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Luckiest veteran alive

Harold Johnson reflects on World War II experiences - Pearl Harbor

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Monday marks the 74th anniversary of the Japanese attacks on Pearl Harbor.  Harold Johnson was there - literally fighting for his life.  Harold Johnson is pretty low-key for a gentleman who has survived some of the most illustrious battles in maritime history. He talks about his World War II adventures with a certain nonchalance, the way a person in a banal job might talk about a period of time in the office.  But Johnson's office was the sea, which even during calm-water times of peace holds dangers like overexposure and drowning.  Throw in a few bombs, torpedoes, kamikaze pilots, and maybe a hidden reef, and get a completely different picture of a day at work.

"I grew up in Bellingham, Washington; the depression was still going on," Johnson began. "Work was hard to find.  I decided to quit school and join the Navy.  It was April, 1941." He was 17 and aware that he was joining during a potentially volatile time.  "We knew there was a war over there; we kinda' figured we'd be in it in a year or so," he added.  "I grew up around the Navy, raised on the water.  I decided to take the Navy over the Army.  I was kinda' glad I did."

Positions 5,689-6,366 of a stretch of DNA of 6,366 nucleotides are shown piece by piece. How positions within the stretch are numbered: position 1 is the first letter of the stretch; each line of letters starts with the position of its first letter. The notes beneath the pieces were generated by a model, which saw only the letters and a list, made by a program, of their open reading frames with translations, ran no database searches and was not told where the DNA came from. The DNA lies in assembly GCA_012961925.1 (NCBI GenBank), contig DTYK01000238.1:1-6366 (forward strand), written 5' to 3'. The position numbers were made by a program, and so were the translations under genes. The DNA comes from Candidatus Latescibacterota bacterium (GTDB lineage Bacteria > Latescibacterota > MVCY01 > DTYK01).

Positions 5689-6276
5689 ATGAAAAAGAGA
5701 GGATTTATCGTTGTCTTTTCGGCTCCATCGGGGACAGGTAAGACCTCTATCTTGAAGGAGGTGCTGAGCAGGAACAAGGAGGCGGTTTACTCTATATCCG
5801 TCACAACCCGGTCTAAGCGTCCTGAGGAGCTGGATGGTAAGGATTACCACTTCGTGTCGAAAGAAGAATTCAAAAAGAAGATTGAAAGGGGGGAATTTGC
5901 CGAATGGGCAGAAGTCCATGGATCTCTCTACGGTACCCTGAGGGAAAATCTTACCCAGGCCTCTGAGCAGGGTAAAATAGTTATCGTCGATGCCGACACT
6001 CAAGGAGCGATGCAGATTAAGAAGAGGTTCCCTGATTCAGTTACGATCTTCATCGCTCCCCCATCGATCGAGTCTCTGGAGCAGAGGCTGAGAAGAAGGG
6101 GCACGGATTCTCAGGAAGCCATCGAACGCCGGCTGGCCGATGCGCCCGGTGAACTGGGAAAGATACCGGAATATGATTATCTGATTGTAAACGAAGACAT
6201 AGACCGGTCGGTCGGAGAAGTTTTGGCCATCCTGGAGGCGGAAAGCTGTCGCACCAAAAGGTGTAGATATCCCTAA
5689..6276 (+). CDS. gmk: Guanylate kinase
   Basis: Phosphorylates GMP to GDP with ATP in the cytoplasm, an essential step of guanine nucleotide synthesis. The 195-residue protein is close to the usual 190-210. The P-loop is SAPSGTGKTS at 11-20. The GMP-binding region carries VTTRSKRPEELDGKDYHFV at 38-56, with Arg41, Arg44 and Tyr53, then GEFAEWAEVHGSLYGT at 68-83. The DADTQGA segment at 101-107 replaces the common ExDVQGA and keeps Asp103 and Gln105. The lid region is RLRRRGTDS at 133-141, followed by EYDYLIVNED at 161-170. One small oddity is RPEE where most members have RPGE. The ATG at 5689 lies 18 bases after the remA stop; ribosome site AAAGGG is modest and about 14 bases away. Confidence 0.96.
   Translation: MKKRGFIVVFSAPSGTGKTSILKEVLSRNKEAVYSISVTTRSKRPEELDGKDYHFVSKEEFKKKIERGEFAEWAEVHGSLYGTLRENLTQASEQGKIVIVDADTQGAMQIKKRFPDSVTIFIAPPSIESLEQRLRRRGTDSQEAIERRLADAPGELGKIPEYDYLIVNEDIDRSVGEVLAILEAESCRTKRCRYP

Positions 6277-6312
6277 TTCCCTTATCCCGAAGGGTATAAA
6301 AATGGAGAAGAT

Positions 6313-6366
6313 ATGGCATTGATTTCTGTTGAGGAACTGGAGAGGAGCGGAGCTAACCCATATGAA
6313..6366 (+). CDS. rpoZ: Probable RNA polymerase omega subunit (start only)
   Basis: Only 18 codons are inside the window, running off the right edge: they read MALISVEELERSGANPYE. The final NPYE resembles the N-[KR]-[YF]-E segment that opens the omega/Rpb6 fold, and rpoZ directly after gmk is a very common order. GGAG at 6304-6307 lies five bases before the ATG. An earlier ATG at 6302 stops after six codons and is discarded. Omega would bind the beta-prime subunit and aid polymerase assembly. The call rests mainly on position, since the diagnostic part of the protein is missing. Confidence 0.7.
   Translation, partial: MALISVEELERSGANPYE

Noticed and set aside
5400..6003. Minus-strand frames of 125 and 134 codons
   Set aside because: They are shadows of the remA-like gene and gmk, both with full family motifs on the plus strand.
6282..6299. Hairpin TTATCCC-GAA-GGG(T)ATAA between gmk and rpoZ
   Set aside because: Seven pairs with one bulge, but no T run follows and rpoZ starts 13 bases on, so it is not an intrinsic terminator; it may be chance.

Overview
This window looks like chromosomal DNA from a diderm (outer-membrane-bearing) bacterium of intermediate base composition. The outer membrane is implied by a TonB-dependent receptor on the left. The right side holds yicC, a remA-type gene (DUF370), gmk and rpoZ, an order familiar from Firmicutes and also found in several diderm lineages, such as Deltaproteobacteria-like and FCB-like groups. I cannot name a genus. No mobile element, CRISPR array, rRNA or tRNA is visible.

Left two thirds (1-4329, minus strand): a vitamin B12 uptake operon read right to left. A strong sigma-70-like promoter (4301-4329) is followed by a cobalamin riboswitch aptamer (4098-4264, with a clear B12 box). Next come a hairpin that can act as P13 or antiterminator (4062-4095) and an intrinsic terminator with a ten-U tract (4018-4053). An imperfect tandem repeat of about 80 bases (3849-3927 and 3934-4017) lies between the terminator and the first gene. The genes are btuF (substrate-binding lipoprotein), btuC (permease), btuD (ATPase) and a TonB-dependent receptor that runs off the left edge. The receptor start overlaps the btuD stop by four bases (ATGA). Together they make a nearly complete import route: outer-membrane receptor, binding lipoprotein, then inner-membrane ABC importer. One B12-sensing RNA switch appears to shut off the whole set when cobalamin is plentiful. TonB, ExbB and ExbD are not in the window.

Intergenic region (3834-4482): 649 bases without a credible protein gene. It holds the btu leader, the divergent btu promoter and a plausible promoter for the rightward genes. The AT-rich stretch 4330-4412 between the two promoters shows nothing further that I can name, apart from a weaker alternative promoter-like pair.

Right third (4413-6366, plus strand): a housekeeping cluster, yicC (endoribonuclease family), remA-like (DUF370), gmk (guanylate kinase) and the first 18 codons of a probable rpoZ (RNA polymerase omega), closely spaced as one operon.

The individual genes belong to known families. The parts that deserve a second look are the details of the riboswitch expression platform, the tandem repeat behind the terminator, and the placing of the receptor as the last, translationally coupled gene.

He continued, "I was only in about six months when Pearl Harbor happened." Johnson was aboard the USS Oklahoma on Battleship Row, "one of the first ones hit with torpedoes." He recalled, "the ship rolled over, in a matter of minutes that thing was upside down ... Lotta people trapped in there, you could hear them knocking for days." He escaped due to his battle station in the powder room on the foredecks, and due to lucky timing when he grabbed the ladder that he climbed to safety despite a ship he guesses was listing at 30 or 40 degrees.  Another lucky break came when, in the water, he saw an upside-down airplane and grabbed a pontoon.

It was in this position, in six inches of oil, that Johnson said "he watched a ship come over ... ship behind us got a bomb hit. The oil caught fire, and the fire was spreading across the water.  I decided to swim out to the motor launch."  There, he said, boats from submarines came over; Johnson said, "we all got together and fished out other people, and headed back to the sub base." He recounted of the oil-slicked sailors, "you could stand next to your best friend and you wouldn't know who he was. We cleaned up with aviation gas and then showered with GI soap."